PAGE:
Activation (inducer)

Making  an  arsenite  sensor  in  Escherichia  coli  
Diagram  of  the  gene  circuit  

Native (feedback)
AsIII

In  absence  of  AsIII:     System  is  “OFF”:  no   reporter  is  made.  

arsR

In  presence  of  AsIII:     System  is  “ON”:  reporter  is   made  and  cells  fluoresce.  

On-­‐chip  bacterial  biosensors  
Cells  embedded  in  agarose   beads,  d=40-­‐70  mm  

Images: Nina Buffi , Siham Beggah & Davide Merulla

Compact portable biosensor for arsenite detection  
•  Aqueous  samples  with   Escherichia  coli  bioreporter   cells.   •  Automa3c  measurement   •  No  image  analysis   •  Repeatability  by  changing  the   microfluidic  chip  

38

Bacterial  culture  on-­‐chip  

Bioreactor  

LMIS-4

Bacterial  culture  on-­‐chip  :  long  term  ac3vity  

LMIS-4

Freeze-­‐dry  condi3onning  
Freeze-­‐drying   Glucose  and  glycerol  improved  survival  of  E.   coli  DH5α  1598  ArsR  grown  from  LB  medium   amer  freeze-­‐drying  

Conditioning of freeze-dried reporter cells
LB+0.7%glucose+0.7%glycerol +1.7%YE LB+2%glucose+2%glycerol LB+1% glucose+1% glycerol LB+2%glucose LB+2% glycerol Control 0 20 40 60 80 100 120

E.  Coli  survival   rate  amer   freeze-­‐drying  

Condi.oning     Agarose  encapsula3on  proved    unprac3cal.  Alterna3ves   were  sought,  allowing  combined  rehydra3on,  sample   contac3ng  and  fluorescence  measurement:   Freeze-­‐drying  in  HPLC  vials   Septums   allows   injec3on   of   growth   medium   and   sample.   Fluorescence  measurement?  

Freeze-­‐drying   on   capillary   walls.   Porous   plug   to   retain   cells   amer   rehydra3on,   fol-­‐ lowed  by  sample  contac3ng.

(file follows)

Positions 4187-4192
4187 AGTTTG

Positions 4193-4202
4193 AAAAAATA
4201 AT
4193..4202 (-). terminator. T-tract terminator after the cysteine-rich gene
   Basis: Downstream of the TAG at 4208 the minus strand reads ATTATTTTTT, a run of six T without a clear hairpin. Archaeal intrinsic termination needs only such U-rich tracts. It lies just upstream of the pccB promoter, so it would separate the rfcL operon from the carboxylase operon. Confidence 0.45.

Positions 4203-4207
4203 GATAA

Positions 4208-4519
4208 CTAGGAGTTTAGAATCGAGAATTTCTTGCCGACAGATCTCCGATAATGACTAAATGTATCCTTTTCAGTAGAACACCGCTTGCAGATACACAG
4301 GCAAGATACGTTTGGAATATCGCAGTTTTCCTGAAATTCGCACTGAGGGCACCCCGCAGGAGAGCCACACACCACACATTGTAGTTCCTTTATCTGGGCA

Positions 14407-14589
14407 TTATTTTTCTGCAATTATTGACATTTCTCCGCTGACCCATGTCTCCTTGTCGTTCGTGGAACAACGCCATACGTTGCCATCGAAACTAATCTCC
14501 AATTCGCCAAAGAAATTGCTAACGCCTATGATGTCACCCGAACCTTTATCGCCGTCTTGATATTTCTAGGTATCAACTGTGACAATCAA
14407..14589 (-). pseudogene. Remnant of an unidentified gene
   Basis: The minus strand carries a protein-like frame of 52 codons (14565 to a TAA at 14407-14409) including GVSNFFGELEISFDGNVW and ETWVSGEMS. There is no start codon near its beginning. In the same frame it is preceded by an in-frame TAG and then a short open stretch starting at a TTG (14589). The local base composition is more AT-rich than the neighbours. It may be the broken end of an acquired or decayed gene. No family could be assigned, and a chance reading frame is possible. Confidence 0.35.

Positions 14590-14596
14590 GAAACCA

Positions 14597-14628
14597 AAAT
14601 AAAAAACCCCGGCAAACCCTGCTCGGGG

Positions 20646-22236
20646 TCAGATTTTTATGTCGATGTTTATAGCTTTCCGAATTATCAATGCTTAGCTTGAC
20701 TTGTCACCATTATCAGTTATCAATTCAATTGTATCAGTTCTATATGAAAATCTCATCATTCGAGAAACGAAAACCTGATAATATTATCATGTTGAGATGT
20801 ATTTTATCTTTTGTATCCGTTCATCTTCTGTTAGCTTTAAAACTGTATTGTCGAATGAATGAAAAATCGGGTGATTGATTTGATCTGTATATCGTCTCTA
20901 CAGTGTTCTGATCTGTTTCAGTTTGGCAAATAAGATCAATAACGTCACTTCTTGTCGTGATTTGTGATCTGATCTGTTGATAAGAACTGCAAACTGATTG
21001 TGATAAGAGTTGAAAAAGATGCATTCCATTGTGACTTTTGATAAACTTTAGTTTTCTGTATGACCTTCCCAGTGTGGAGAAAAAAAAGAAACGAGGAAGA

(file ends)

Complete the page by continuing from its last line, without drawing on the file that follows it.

Freeze-­‐drying   in   cell-­‐coun3ng   mini   tubes.   Cells   centrifuged   into   boxom   capillary   for   fluorescence  measurement  

Bacterial  biosensor:  amperometric  detec3on  
TER   >   >   osm  
Nutrients    +   Temp.   control   Nutrients  

Z(f)  

<   fluo   v v     glu   pH   I   I   F  

Data   comm  

Signal   processing     control  

30.05.13  

Nano-­‐Tera.ch          Annual  Plenary  Mee3ng  

42  

Bacterial  biosensor:  amperometric  detec3on  

LEPA

Schematic representation of the electrochemical read-out of an arsenic sensitive bacterial bioreporter and optical photographies of the setup employed for the bioelectrochemical monitoring of As(III).

LEPA–UNIL

Bacterial  biosensor:  amperometric  detec3on  
Method Validation
Arsenic quantification in Swiss and Romanian ground water
As Species Concentration /ppb
Sample No.
1
2
3
4

*AAS

Bioreporter
4.8 ± 0.4
7.7 ± 1.6
18.7 ± 1.2
58.4 ± 1.7

Reported (AAS)*
3.3 ± 1.0
6.5 ± 0.8
17.8 ± 1.1
66.0 ± 6.6

= Atomic Absorption Spectroscopy

LEPA

Remote  sensing  
Start perfusion: Send SMS query
Make reference measurement Incubate

Get SMS with:
Reference point Measurement at end point

Make florescence measurement

Send SMS

30.05.13  

nano-­‐tera.ch  annual  mee3ng  

45  

Summary  
•  •  •  •  A set of cell models, cultivable in microenvironments Several readout schemes for monitoring cell response Several system integration done Demontrations in toxicology screening

30.05.13  

nano-­‐tera.ch  annual  mee3ng  

46